Freedom Revisited

Once again, dear readers, I give you a  tid-bit from past blogs that will be included in my upcoming book! Enjoy!!

Consider, if you will, the Tory philosopher Edmund Burke who expressed a fundamental truth about human freedom. Freedom, Burke suggested, is chaos if it is not restrained by wisdom and virtue.
There are two sorts of freedom according to Isiah Berlin, positive and negative freedom. Negative freedom is the freedom we brag about, the freedom to choose the cereal we want from a shelf filled with countless varieties of cereals. The freedom to come and go as we please. It connotes the absence of restraints. And taken to the extreme, negative freedom is “folly, vice, madness.”  Imagine a throng of people trying to get on a tow line to reach the top of a ski hill. If they do not line up and take turns it will be hell to pay. Order makes true freedom possible. Freedom without restraint is chaos.
And that suggests the other kind of freedom, positive freedom. This requires thought, “wisdom and virtue,” as Burke suggests. This is true human freedom, the freedom the liberal arts are concerned with, based on the assumption that we are not free at birth and we are not free simply because our hands are untied or we have a huge variety of cereals to choose from. Freedom comes with effort, self-discipline, and education. Freedom comes with knowing which of those cereals are worth eating, which are healthy and which will make us obese and eventually sick.
One of the winning cards that was played in the recent political game we call an election was the freedom card. There are many among us, more than we had imagined, who have felt restrained and held back by “the establishment,” those with money and power who control the strings of government. A man came along speaking in tongues but making clear that if he were elected there would no longer be any restraints, the game would be changed and the disenfranchised would be empowered. These desperate people bought into the lies and empty promises that were tossed at them, huddled together screaming obscene epithets at their opponents and the power-brokers. And they made themselves heard. For better or worse, there are more people who feel free today than they did a year ago.
But that freedom is negative freedom and it may well lead to “folly, vice, and madness” because there is no suggestion that it will allow restraints and the tempering effects of wisdom and virtue — two words that have become lost in the screaming hatred coming from the mouths of those who happened to win the election.
Given that the ideal of the founders to establish a Republic was based on their understanding that true freedom requires wisdom and restraint, as Burke suggested, we can say with confidence that we are growing further and further away from that ideal. Our system of government is in the hands of a demagogue who has no sense of history and has exhibited a total disregard for wisdom and virtue. His promise of greater freedom translates to the removal of restraints and the encouragement of unfettered feelings, including hatred of those who differ from themselves. The freedom he promises is just a nudge this side of chaos.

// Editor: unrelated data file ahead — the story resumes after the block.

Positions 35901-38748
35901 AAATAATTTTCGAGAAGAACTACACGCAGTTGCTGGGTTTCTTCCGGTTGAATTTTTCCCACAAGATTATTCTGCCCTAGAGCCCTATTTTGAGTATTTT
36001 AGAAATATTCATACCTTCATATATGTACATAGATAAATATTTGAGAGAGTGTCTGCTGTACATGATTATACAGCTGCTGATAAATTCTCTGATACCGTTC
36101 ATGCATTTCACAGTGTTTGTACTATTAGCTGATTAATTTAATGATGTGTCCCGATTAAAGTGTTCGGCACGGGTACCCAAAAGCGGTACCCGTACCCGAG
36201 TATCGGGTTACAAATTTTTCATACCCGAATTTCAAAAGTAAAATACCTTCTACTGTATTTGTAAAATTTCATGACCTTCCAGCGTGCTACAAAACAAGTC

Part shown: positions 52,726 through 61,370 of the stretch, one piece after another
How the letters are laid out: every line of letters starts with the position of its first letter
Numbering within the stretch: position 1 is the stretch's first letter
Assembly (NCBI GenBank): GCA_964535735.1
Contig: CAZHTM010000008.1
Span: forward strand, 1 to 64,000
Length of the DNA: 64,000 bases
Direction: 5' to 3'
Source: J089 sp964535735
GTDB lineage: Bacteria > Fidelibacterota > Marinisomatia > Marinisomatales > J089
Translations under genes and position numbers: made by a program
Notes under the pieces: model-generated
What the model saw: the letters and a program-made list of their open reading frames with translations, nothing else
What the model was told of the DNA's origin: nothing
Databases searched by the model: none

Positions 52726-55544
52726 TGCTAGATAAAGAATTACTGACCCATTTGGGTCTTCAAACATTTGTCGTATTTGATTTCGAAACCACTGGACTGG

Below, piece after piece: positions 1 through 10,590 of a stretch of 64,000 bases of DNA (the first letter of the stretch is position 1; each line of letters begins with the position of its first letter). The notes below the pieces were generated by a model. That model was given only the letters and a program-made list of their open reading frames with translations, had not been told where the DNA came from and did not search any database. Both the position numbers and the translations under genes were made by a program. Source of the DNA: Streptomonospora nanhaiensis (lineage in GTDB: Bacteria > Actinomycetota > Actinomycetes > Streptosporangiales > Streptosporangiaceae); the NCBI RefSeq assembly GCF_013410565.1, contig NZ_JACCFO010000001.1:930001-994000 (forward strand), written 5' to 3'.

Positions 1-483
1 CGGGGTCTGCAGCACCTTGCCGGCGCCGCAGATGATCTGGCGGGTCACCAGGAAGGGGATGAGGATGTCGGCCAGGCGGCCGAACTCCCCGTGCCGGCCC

11 thoughts on “Freedom Revisited

  1. Dear Hugh Cutler,

    This is the best blog that I have read which paints the picture of our current condition in the USA. i love the way you describe the folks who voted for President Trump. The concept is easy to convey to others that with the gift of freedom, comes the need to act in a responsible way for this freedom to be positive instead of destructive.The human spirit. is lifted up with positive freedom but broken with the negative. I plan to tweet your blog to a lot of legislators.

    Thanks for a great blog.

    Hugs, Gronda

    • Thanks, Susan. It won’t be a best-seller. But it will be an earnest attempt to say what I think needs to be said about where we are and where we seem to be headed! It’s in the works!

  2. ” Freedom, Burke suggested, is chaos if it is not restrained by wisdom and virtue. ”

    Yes, we need more leaders who posses those important ingredients of wisdom and virtue… it would be refreshing to live in a world where those in power or with wealth did not try to manipulate others via slick marketing or scare tactics – but were honest and wise.

  3. Excellent post, my friend! As I see it, the entire problem is that a) ‘wisdom and virtue’ are in short supply these days, and b) the me-istic tendency of our citizens seem not to mind chaos so long as they get to choose their cereal.

  4. Hugh, well done, again. If our freedoms are equal, without order, how do we make sure they remain that way? The acknowledgement of another’s freedoms goes part and parcel. These religious freedom laws miss this subtle point. So, do those against gay marriage – those against have no standing on the issue. Keith

  5. Very accurate description Hugh!
    Sometimes, I think we interchange ‘Freedom’ and ‘Choice’ when in reality, choice only comes when we have the Freedom to make a choice. It is kindness, wisdom and sensibility that allows us to make good choices and not misuse our freedom.

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